Research Papers:

T-helper 1-type cytokines induce apoptosis and loss of HER-family oncodriver expression in murine and human breast cancer cells

Prachi Namjoshi, Lori Showalter, Brian J. Czerniecki and Gary K. Koski _

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Oncotarget. 2019; 10:6006-6020. https://doi.org/10.18632/oncotarget.10298

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Prachi Namjoshi1, Lori Showalter1, Brian J. Czerniecki2 and Gary K. Koski1

1 Department of Biological Sciences, Kent State University, Kent, Ohio, USA

2 Department of Surgery, University of Pennsylvania, Philadelphia, Pennsylvania, USA

Correspondence to:

Gary K. Koski,email: [email protected]

Keywords: apoptosis; HER-2; T-helper 1; IFN-γ; TNF-α

Received: February 16, 2016     Accepted: May 12, 2016     Published: October 15, 2019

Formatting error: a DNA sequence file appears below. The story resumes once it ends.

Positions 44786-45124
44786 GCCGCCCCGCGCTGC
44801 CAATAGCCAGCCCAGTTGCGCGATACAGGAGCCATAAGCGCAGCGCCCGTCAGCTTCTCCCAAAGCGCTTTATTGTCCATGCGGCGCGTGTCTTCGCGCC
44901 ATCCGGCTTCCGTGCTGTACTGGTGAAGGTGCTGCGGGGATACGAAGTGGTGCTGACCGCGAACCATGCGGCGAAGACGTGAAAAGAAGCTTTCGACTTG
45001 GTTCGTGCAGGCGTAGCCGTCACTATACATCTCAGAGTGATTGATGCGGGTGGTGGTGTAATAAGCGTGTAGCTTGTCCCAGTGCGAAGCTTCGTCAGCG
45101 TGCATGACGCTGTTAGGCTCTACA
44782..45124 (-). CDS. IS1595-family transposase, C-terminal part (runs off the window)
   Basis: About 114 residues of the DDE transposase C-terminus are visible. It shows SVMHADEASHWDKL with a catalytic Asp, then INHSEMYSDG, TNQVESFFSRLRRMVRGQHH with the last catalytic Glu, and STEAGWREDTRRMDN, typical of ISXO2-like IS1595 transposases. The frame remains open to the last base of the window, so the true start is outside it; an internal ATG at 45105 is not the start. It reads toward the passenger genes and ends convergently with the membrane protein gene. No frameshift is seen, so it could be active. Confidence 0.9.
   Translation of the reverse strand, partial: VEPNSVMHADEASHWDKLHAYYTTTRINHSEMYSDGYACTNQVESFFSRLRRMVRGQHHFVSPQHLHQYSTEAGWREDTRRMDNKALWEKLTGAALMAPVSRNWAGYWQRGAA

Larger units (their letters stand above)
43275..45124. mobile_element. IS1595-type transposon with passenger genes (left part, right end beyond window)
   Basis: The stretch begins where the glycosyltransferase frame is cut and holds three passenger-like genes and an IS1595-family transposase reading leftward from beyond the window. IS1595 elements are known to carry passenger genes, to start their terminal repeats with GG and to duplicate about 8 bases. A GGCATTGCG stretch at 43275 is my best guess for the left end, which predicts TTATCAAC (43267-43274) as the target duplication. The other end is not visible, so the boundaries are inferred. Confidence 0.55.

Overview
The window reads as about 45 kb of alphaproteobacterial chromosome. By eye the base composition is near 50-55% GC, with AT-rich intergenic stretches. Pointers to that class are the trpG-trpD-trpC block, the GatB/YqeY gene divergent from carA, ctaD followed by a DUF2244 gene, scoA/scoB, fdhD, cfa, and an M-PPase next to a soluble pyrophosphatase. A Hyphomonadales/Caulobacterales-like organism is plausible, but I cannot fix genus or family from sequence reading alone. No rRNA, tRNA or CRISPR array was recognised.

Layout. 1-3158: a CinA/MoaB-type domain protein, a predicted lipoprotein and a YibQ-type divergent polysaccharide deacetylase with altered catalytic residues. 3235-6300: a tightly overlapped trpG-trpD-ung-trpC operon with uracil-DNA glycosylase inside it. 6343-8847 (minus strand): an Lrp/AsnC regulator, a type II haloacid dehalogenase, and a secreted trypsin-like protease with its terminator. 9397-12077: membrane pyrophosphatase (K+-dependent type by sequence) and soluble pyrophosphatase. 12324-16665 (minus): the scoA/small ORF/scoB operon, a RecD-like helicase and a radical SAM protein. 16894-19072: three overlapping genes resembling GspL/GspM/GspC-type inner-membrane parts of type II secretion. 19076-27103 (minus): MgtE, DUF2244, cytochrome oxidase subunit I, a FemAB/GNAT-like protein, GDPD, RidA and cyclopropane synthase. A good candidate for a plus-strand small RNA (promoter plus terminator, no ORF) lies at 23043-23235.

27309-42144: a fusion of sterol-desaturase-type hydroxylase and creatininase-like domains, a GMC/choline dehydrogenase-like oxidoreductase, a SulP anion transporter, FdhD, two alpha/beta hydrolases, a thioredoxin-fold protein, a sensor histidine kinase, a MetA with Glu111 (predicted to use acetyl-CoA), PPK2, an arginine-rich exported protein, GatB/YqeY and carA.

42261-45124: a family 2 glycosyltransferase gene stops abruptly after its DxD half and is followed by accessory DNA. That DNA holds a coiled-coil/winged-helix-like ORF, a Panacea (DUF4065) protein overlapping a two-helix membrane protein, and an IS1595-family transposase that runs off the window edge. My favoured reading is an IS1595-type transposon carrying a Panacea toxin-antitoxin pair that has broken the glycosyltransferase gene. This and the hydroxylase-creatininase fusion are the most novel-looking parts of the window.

A recent neoadjuvant vaccine trial for early breast cancer induced strong Th1 immunity against the HER-2 oncodriver, complete pathologic responses in 18% of subjects, and for many individuals, dramatically reduced HER-2 expression on residual disease. To explain these observations, we investigated actions of Th1 cytokines (TNF-α and IFN-γ) on murine and human breast cancer cell lines that varied in the surface expression of HER-family receptor tyrosine kinases. Breast cancer lines were broadly sensitive to the combination of IFN-γ and TNF-α, as evidenced by lower metabolic activity, lower proliferation, and enhanced apoptosis, and in some cases a reversible inhibition of surface expression of HER proteins. Apoptosis was accompanied by caspase-3 activation. Furthermore, the pharmacologic caspase-3 activator PAC-1 mimicked both the killing effects and HER-2-suppressive activities of Th1 cytokines, while a caspase 3/7 inhibitor could prevent cytokine-induced HER-2 loss. These studies demonstrate that many in vivo effects of vaccination (apparent tumor cell death and loss of HER-2 expression) could be replicated in vitro using only the principle Th1 cytokines. These results are consistent with the notion that IFN-γ and TNF-α work in concert to mediate many biological effects of therapeutic vaccination through the induction of a caspase 3-associated cellular death mechanism.

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